Note this is a different conjecture than what LeCun suggests is that DL is operating inside the spin glass phase.

      see https://drive.google.com/file/d/0BxKBnD5y2M8NbWN6XzM5UXkwNDA/view?pli=1, and his slides on the Geometry of the Loss Function

      A with many things in condensed matter theory–this conjecture is based on analogies. Here, I note
      RBMs are analogous to VRG and I assume the fixed point of the RBM flow map is something akin to the fixed point of the RG flow map

      The analogy here is a bit crude because in RG theory, one usually assumes the Hamilonian is fixed, whereas in DL, the Hamiltonian is being learned as part of the flow map. so I am conjecturing that the fixed point of the fixed Hamiltonian flow map, the stable attractor, is also a stable attractor of the varying Hamiltonian.

      Why might we believe this? Well, it depends on if you believe in the RB / Kadanoff idea of Universality and it applies here in some , perhaps crude, sense. If Universality is a good approach , then the ‘details’ of the Hamiltonian (i.e the weights) would not really change the underlying description we are close enough to the critical point. So if we can get close, we would converge quickly.


  7. hi Charlers,

    I would like to ask am I following the idea for critical points – when we train ta RBM with Gibbs sampling the configuration of the RBM is moved down on the variation manifold (the 4 image sample) to the critical point – where the network reach equilibrium and converge. Is that correct?
    What kind of image model exists at the critical equilibrium point – the average structure of the image or something else ?

    Thank you!


    • Yes, it moves along the manifold. This is the intent of the discussion


      We should first understand that this is a model by analogy, as in most of condensed matter physics. Indeed, most practical models are very complex. Given that, and assuming it is a good analogy, is not clear that an RBM actually samples at a critical point since it is a variational lower bound to the free energy at the critical point. Additionally, the presence of Dropout may move the system to something like a subcritical point that avoids overtraining. Also, many systems are run with a finite number of steps, meaning that we may not be near convergence or even on the true statistical manifold. As to the second question, I don’t understand the question. The model is the model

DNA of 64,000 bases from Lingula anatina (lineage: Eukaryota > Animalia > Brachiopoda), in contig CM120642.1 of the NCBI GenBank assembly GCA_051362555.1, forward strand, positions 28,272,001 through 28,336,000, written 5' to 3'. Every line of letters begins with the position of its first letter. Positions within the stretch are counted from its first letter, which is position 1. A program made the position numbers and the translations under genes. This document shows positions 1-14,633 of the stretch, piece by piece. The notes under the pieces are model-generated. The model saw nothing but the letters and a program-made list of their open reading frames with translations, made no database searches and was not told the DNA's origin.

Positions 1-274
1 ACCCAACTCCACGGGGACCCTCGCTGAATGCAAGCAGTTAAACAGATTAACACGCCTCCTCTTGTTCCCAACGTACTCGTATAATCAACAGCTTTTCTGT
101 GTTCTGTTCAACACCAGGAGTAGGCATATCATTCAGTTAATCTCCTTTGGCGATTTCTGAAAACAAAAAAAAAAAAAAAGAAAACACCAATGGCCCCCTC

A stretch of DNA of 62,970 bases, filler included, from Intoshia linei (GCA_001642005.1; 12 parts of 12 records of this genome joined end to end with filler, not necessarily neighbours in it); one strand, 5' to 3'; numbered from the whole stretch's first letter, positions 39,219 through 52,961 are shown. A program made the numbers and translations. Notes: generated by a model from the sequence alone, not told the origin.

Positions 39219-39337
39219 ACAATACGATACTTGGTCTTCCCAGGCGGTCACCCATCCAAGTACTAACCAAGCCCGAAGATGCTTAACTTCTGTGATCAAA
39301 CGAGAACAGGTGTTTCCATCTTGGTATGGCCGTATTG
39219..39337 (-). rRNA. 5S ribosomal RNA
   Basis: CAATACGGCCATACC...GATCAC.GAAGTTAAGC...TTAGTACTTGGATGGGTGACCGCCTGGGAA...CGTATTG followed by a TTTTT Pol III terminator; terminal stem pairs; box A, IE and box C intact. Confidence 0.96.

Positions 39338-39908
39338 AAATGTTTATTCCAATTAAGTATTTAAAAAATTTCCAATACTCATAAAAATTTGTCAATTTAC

• Thank you very much!

        The second question is what kind of image emerge on the critical point – but since it is the max likelihood learning it should be the most distribution with high probability.

        “Also, many systems are run with a finite number of steps, meaning that we may not be near convergence or even on the true statistical manifold.” – is that the case with contrastive divergence learning – where we do gibbs sampling only few steps? In that case we work with approximate energy landscape – in my opinion the energy function is shallow than the landscape which is converged at critical point.

        two very more questions – what is dropout and

        “is not clear that an RBM actually samples at a critical point since it is a variational lower bound to the free energy at the critical point” – the variational lower bound during Gibbs sampling may not reach critical point – the critical point might be lower than variational lower bound?

        10x very much


        • The RBM is the lower bound.
          The intent here is to suggest that the free energy at every layer should be conserved during training. That is, it remains size consistent during the training phase. As for the surface itself, I suspect it is fairly convex most of the way until we reach the bottom.

          The best thing would be just to compute these things and look,


  8. 10x, 10x🙂 ?
    so if the free energy for each layer is conserved what about the lower bound of variation free energy –
    as Hinton shows:

    “So maximizing the bound w.r.t. the weights in the higher layers
    is exactly equivalent to maximizing the log probability of
    a dataset in which h0 occurs with probability Q(h0|v0). If
    the bound becomes tighter, it is possible for log p(v0) to fall
    even though the lower bound on it increases, but log p(v0)
    can never fall below its value at step 2 of the greedy algorithm
    because the bound is tight at this point and the bound
    always increases.”

    The lower bound of variation free energy is increased but the free energy (itself) is preserved ?
    So as far as i understand the at each layer the energy is preserved but he energy landscape is rescale – we see the varational landscape in high abstraction level – only the deeper points are observed and the details are omitted. We just see the higher picture of the manifold – am i get the main idea?